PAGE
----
UK and Ireland Star of Tomorrow casting director Aisha Bywaters speaks with Bafta award-winning writer/director Armando Iannucci about colour-blind casting David Copperfield, pressure to cast particular names, and industry changes.
Aisha Bywaters: How did you first collaborate with casting director Sarah Crowe, who you have now worked with for more than 20 years?
Armando Iannucci: We met on a thing called Tube Tales for Sky, on which 10 directors each made a short film. Sarah was casting across them all. It was the very first thing I directed and Sarah gave me a great cross-section of people who were perfect for my approach of sitting in a church hall somewhere in London for a couple of days, mucking around, feeling happy to collaborate and not feeling nervous. So that struck me as a great ability. I also know she doesn’t just go into West End plays but local and regional theatres and schools, building up that sense of a wide portfolio of faces and styles.
AB: Have there been any suggestions Sarah has made over the years that have surprised you?
AI: On The Thick Of It, Malcolm Tucker wasn’t written as Scottish but she said to me, “You must meet Peter Capaldi.” In my head, I still had him as a twentysomething in Local Hero — very genial, friendly and warm — so I just couldn’t see it. But Peter came in and I asked him to improvise a bit. I said, “I’m a cabinet minister. Ask me nicely to resign, I’ll resist and once you’ve had enough, get a bit angry.” And when he got angry, it got really scary and I thought, “That’s Malcolm Tucker.”
I like to be surprised. It might say on the page, “Thirtysomething, male.” But if Sarah has an older or younger person in mind, or that the role should be a woman instead of a man, bring them in. I don’t like to be prescriptive.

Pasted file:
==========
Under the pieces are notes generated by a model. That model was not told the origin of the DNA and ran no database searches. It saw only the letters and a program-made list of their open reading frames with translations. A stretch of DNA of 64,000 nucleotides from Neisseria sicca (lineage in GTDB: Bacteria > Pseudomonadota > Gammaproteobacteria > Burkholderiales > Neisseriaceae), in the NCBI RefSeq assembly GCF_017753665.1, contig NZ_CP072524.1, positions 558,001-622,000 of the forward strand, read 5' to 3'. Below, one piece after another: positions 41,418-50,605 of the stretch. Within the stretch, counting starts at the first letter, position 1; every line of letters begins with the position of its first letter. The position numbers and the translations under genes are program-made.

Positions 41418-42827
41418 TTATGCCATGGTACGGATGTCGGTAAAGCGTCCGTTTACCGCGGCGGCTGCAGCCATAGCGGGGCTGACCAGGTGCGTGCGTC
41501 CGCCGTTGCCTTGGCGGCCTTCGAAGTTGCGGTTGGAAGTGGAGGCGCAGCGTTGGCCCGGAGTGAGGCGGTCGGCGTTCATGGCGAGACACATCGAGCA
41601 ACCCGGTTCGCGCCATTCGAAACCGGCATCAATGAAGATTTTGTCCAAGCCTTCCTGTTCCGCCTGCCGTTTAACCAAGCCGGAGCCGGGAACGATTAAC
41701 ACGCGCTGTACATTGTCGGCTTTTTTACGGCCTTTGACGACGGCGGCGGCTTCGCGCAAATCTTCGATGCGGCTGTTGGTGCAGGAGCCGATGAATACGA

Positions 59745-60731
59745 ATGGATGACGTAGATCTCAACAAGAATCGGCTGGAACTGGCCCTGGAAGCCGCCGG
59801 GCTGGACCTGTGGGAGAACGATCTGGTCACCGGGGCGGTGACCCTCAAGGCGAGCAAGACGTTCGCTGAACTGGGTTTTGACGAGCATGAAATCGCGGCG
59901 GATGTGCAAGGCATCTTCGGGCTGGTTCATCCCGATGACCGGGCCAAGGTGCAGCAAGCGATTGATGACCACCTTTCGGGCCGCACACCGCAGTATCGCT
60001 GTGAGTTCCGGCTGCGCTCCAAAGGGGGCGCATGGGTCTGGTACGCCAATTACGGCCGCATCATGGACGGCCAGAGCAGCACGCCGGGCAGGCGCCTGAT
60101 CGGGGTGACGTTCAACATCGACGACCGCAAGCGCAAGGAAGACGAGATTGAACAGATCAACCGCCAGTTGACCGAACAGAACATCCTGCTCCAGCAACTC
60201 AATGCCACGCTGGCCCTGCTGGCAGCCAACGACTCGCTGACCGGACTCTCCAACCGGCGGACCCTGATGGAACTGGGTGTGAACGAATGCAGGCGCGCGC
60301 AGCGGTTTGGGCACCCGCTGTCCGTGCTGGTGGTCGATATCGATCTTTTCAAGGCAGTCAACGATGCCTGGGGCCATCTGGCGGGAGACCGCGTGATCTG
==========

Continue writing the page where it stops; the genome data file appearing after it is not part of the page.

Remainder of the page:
AB: With the colour-blind casting of The Personal History Of David Copperfield, how did you decide to cast in that way?
AI: It was instinctive because I could only think of Dev Patel to play David in my head — in his appearance, manner and personality. He is in every scene and has to play comic, tragic, romantic, slapstick, visual, and I could only think of Dev. Then I thought that’s how we should cast every part. If, as an industry, we’re going to make more costume and period dramas, it’s vitally important that amazing actors aren’t excluded from central parts. It’s something I’ve seen in theatre for the last 20 years at least. Film, for some reason, is so literal and traditional.
AB: Was there any resistance to the casting?
AI: Not in the slightest. FilmNation were the backers and Film4. After The Death Of Stalin, they approached me and said they’d love to support my next film. When I said I wanted it to be David Copperfield, their first reaction was, “Why?”, in the sense that it sounded conventional. When I explained how I wanted to do it, in terms of how it looked and felt, they were on board because the last thing we want to do is just another traditional period drama. Hopefully, especially in the world of period drama and costume drama, it alerts other producers and directors.
I benefited from working for five years out in Baltimore on Veep. Baltimore is a majority African American population so when I came back to the UK, I realised that what I’m seeing on the studio floor and on screen is not representative of when I go out.
AB: Has there ever been any time when executives have put pressure on you to cast stars?
AI: Making films, you are very much aware you’re spending other people’s money but I’ve tried to avoid doing the big-budget studio films where you’ve got 150 people overseeing you and executives. So my films have tended to be quite low-budget, independently financed. But I’m aware we’ve got to get people to come and see it. In The Death Of Stalin, I wanted Simon Russell Beale to play Beria even though he’s not that well-known as a film actor, he’s a stage actor. But I knew that if we got the likes of Steve Buscemi and Michael Palin, we’d have a balance. So I’m half-aware and try to reassure financiers that I will come up with a cast in the end who people can be excited about but, in return, I want to take one or two risks with how I cast certain roles, where it’s an unknown or a first-time actor.